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Work Begets Work

August 24, 2012

Over the last two years, I have booked increasingly more work. This is due, in large part, to the fact that I am a brilliant actor. an increasing confidence and an increasing familiarity with casting folks.

The exponentially greater number of shoots I have auditioned for and booked have given me a greater understanding of what folks on the other side of the table want to see; I can read the specs and the sides and have a firm grasp on if I am likely what they are looking for, and how to approach the audition. For the casting folks, they have seen me submitted for so many things, they have a greater sense of what I can do. Plus, I’m pretty likable (once I’ve had my morning coffee).

A few of the jobs I have booked recently have been a direct result of being seen regularly. In fact, there are two production companies I saw monthly for the first half of the year, because they knew they could trust me to come in and get the job done in time, which equals within budget. Repeat clients are the best in any freelance business, but they only repeat if you produce.

A friend of mine recently booked an episode of Army Wives. While on set, one of the casting folks stopped by and chatted with her. He mentioned that part of the reason she booked the episode is because they had seen her so many times for so many other roles that they had an understanding of her range and where she would fit. Her number finally came up! He encouraged her to pass along to her colleagues that every audition matters because they, the casting directors, remember the people they see produce consistently good auditions. That was encouraging to hear.

Being on set, and being attentive on set, gives you keen insight into why you booked that job, and how you can book others in the future. Sometimes it is something over which you have no control – you had the right look – but sometimes there was something in your audition that clicked with casting’s goals. The more you are attuned to feedback, the more you are able to get yourself on set, or in rehearsal, and the more likely you are to get more jobs. It’s simply a matter of confidence – and numbers. I see a dramatic difference from my auditions of two years ago with my most recent auditions; not only am I more adept at reading specs and delivering what the client wants, I am less anxious about each audition, which translates into a more relaxed and confident audition.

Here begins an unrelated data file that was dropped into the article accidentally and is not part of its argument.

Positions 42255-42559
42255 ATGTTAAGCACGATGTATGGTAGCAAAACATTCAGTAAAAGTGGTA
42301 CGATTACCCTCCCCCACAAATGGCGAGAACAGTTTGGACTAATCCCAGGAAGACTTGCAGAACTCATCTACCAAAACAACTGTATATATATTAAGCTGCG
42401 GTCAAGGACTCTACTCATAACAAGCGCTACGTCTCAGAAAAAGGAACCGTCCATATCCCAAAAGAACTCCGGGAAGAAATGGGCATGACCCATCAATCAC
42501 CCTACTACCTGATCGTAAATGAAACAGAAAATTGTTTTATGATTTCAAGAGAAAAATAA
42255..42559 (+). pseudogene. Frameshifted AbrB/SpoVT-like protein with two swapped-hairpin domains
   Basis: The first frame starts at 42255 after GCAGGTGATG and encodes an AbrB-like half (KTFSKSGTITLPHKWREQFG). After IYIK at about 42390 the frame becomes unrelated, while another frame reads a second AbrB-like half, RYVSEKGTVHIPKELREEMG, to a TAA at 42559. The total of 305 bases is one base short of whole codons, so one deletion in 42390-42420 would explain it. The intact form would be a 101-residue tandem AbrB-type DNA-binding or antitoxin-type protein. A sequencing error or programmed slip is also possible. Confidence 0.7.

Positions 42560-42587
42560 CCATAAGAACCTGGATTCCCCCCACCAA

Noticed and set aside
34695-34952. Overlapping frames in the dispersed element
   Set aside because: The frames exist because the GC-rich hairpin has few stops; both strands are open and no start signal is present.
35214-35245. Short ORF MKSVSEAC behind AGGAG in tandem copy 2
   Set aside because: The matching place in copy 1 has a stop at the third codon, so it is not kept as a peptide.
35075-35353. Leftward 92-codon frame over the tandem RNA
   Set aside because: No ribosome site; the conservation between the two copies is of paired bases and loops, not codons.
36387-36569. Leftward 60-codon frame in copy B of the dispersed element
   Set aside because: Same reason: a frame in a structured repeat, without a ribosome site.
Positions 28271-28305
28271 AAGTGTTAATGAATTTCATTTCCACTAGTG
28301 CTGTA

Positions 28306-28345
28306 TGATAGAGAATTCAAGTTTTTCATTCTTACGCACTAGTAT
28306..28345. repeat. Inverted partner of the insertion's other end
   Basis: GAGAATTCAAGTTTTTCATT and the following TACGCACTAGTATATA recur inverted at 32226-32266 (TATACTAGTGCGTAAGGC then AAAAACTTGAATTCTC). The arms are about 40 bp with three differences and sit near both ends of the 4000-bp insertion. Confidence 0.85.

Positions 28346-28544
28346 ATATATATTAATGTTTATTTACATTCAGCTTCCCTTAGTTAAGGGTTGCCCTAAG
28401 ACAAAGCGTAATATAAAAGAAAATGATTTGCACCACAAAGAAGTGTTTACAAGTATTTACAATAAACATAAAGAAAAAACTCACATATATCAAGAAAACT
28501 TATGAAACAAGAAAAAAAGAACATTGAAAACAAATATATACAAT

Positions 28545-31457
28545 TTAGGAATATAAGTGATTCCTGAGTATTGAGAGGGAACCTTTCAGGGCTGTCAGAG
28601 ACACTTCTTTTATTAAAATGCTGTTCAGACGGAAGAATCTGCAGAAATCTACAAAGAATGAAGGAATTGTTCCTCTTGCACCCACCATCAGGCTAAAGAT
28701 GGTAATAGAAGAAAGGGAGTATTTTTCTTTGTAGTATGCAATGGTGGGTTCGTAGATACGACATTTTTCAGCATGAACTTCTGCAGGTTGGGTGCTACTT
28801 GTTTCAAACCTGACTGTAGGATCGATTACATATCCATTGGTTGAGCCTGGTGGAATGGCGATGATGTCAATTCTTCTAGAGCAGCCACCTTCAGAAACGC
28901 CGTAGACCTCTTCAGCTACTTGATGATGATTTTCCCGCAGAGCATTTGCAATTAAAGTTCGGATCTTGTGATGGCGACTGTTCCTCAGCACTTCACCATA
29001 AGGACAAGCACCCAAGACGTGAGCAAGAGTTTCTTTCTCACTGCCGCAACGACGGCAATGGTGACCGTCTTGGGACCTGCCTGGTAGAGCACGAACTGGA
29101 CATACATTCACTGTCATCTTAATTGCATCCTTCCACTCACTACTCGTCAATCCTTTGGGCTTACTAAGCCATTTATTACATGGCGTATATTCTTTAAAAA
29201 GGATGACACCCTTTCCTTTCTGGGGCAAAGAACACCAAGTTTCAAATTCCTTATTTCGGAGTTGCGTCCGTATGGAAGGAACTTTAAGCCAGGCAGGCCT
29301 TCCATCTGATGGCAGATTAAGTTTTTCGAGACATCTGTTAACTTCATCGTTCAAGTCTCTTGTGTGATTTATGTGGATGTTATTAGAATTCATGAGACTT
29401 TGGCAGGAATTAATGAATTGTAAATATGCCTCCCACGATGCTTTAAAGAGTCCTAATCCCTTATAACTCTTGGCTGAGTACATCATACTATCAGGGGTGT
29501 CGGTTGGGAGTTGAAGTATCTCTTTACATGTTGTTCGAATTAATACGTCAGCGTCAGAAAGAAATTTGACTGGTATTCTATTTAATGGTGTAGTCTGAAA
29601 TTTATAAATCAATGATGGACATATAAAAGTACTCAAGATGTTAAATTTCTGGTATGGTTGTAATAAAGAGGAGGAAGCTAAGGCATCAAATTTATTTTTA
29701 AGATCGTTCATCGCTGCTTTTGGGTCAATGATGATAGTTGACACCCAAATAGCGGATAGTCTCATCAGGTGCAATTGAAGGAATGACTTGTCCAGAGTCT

At a recent audition for a commercial that would be filmed with coaches from the University of Kentucky, I knew that

  1. They needed the right look for the company spokesperson (don’t have control over that one – I do or I don’t),
  2. They needed someone they could trust to be professional around the coaches (I needed to exhibit that “I’m not crazy” aura),
  3. They needed someone to exude expertise and warmth (that’s my market – confident, warm and caring, authoritative).

As the camera rolled for the audition, I held these intentions in my mind, and then walked away. The rate was fantastic – oh my god, I really needed that job – but I couldn’t linger over whether I’d get a call or not. I had to let it go and look for the next opportunity. Fortunately, I did book it, and I filmed the commercial last week – yea!

Since I live in the hinterlands, when I’m in a (theatre) show, there is not a long list of industry professionals to whom I can send invites. Sure, I can send out announcements and hope that some of them come see the show, but it’s really hard to get traction outside of the region. When I submit for a role, or when I show up for an audition in the theatre, what’s more important is that I’m on my A-game. And I stay on my A-game by finding work to fill up my schedule when I’m not doing a paycheck show. (To be clear, by this I mean that I am just an actor doing a show and collecting a paycheck, in contrast to my solo show project*, where I am the writer/actor/producer/company manager…and currently props/costume/set, as well.) The more I keep putting myself out there, the less I agonize over each individual outcome. I keep track of each individual outcome – that’s an ROI issue – but I don’t agonize over it.

Certainly, the exposure that comes from being seen working is a priceless commodity, but what you are doing with the opportunity to grow as an actor and as a person on each job is even more rare.

Have you noticed a difference in your confidence when you are on a job-booking roll? What are you doing in between paycheck bookings to continue getting exposure?

*For more info about my solo show project, Things We Say to Girls, you can check out thingswesaytogirls.com, follow on Twitter (@TWS2G), and like on Facebook.com/thingswesaytogirls.

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